The Cardinal Sin of Self-Publishing: Posting Trash Online.

A different kind of trash.  Can you believe the British tabloids?
You ever get so attached to an object, that even though you realize it has aged close to trash, you still  cling to it for sentimental reasons?

I just finished a blog. 1500 words. I really liked it, but I knew it had problems. It felt like material I'd already written, and was a compressed version of three truly different articles. So I had my wife read it. I could tell by her reaction while reading it, that it was trash.

Maybe I can recycle it...maybe it can be resurrected later on down the line...maybe there's still hope.


Down the drain goes two hours of writing and creative thought. I might not ever get that feeling again for that topic. But a writer, like any artist, knows when their material isn't good enough. Hemingway once said he rewrote the ending of Farewell to Arms 39 different times, because he had to get the wording right before he was satisfied.

That's a lot of trashed paper in the waste bin. Knowing Hemingway, he probably shot the discarded pages with buckshot and then blamed his wife for his inadequacies. Still, he knew it wasn't good enough. Just like my wife and I both knew my latest writing wasn't up to par. So I threw a cherry pit at my Mac, and erased ↓ blog.

If you can read's what I wrote this morning.  

Which is why opting for self-publishing is such a difficult task. Personally, I like the freedom of not being attached to a publisher or agent. I like not having stipulations on when or how my books should be released.

I'll have ice cream, it appears much less possessive
than the drinks.  (at a Lincoln City, OR. eatery).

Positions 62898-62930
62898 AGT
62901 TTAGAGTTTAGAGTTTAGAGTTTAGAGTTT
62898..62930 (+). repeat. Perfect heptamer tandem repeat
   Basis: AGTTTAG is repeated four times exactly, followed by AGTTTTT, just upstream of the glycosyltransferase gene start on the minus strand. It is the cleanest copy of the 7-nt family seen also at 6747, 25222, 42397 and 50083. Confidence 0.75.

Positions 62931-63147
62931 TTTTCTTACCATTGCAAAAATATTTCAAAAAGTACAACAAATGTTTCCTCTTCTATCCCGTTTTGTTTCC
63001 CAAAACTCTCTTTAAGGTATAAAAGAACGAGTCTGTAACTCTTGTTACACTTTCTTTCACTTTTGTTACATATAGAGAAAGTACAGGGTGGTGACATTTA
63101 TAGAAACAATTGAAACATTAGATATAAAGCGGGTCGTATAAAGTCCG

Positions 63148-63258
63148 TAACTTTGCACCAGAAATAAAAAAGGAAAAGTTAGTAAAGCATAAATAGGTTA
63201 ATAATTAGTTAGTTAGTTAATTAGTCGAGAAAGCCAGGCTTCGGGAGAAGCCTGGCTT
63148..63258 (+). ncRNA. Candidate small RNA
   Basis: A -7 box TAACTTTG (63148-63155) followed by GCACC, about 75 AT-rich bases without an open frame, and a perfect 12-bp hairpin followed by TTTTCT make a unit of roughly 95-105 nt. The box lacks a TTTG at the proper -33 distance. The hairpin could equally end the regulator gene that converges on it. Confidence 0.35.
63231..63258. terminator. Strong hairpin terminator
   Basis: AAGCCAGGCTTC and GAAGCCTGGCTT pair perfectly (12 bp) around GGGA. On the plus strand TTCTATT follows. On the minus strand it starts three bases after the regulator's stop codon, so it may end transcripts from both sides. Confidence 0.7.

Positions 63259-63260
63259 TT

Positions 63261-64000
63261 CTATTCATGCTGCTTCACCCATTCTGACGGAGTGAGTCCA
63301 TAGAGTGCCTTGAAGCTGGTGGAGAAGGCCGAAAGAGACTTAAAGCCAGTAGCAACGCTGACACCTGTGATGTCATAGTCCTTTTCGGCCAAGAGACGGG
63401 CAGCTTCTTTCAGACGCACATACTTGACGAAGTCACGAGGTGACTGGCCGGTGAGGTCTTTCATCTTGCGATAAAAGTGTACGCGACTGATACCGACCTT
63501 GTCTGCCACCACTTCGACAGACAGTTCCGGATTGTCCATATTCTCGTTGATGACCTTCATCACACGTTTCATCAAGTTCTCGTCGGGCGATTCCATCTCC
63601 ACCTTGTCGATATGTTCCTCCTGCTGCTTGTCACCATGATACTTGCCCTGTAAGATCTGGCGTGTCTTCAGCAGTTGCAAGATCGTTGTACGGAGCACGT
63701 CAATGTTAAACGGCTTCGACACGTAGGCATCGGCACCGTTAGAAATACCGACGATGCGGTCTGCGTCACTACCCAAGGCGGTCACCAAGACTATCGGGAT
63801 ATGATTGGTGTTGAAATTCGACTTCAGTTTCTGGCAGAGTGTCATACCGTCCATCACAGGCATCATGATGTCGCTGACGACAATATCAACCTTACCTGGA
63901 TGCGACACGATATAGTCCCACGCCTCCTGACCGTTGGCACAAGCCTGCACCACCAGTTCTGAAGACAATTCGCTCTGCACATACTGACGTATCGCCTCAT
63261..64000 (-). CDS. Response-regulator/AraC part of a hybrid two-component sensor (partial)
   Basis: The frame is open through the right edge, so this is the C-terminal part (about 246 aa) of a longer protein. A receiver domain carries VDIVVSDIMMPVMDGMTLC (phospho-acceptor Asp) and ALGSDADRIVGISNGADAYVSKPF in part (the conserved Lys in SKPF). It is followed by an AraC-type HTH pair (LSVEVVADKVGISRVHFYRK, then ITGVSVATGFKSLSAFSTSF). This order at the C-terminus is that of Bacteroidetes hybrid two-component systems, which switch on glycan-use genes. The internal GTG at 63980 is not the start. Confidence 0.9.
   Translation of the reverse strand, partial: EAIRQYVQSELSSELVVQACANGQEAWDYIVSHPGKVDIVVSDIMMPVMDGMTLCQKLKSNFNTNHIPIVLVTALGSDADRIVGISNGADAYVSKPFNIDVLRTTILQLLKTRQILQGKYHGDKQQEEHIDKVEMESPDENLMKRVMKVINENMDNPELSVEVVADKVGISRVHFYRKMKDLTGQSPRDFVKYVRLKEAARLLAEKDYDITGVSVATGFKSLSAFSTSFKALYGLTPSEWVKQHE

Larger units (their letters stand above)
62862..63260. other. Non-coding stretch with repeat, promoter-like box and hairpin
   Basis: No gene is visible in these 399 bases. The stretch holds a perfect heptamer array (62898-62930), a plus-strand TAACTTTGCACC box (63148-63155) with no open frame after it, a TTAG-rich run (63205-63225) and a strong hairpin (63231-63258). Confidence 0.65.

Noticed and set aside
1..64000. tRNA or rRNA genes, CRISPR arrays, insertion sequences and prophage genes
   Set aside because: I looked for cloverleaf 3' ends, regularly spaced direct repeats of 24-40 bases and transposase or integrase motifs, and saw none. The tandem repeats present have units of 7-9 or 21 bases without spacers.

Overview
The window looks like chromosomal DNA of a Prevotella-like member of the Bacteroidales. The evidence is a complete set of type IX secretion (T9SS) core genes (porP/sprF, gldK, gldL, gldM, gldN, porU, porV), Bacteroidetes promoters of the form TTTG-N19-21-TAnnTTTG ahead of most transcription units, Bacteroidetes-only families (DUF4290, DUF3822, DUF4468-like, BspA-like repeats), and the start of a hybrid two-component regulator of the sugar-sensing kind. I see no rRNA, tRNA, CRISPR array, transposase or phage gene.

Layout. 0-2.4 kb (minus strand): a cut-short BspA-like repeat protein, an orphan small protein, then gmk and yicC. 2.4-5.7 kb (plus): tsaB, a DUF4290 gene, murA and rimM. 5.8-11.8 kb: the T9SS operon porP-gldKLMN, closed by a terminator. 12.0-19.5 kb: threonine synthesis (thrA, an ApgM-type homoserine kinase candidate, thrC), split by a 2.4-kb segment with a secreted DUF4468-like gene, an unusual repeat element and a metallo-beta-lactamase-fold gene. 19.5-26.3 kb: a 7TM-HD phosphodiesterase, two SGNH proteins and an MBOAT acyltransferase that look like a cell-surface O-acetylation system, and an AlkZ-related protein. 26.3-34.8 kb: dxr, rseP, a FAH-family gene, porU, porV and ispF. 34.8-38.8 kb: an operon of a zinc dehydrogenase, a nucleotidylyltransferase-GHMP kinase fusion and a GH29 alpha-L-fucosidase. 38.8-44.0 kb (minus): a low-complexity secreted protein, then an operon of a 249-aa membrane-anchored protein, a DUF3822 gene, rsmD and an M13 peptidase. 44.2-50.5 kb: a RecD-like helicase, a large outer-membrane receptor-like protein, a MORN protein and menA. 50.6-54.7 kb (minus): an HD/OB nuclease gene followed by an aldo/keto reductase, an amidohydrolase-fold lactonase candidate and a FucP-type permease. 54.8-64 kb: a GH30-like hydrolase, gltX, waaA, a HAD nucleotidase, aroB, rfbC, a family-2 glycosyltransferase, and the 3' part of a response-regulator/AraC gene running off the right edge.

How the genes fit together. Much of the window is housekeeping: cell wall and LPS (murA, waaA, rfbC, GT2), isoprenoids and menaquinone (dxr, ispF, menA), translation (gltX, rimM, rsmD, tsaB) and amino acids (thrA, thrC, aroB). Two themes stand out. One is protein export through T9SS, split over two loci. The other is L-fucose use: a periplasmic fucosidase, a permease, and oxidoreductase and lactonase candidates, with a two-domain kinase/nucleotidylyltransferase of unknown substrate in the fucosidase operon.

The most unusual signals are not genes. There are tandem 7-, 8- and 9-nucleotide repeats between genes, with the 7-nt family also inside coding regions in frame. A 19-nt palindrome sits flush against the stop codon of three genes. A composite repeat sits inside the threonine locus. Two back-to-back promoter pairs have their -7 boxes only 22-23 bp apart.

What I do want, though, is someone saying, "This is ready." Because I can look at my own words a thousand times and still find flaws or parts that can be spruced up; but if a few industry professionals said, "No more edits, this is done," than I could finally hit the save button for the last time.

Because I don't want to release any junk out there with my name on it. Sometimes, on this blog, I'm just mailing it in. I'm just writing with the two hour window of time I doesn't have to be perfect.  Sometimes I find typos or grammatical errors months later on my own blog, and my reaction is like, "Wow, I let this out there this long with that blemish on it?" That's on my blog, which nobody is paying for, and nets me zero dollars.

But to publish a novel with my name attached? I want to make sure that everything is copacetic. Everything has to be just so. I want it perfect. No trash.

So I've decided to do one more round of edits. I've had so many people read and critique this story, that a small fraction of my buying base is already gone, but it's got to be written right. The story is that important to me, and I don't like being associated with trash. If you are interested in a beta-read, let me know: as a teacher, I'm always game for some illegible red marks and honest criticism.

Early draft of my novel. It looks nothing like this now. 


  1. Keep your head up. The good news for me is that I expect what I write to be trash. Haha.

    Your book deal will happen boss. I'll buy one!

  2. I was just thinking the same thing - I've definitely written things that should never be published, but didn't have anyone looking over my shoulder telling me they needed more work. I lose all objectivity when it's my own. So I commend you for another re-read of the novel - couldn't hurt, right?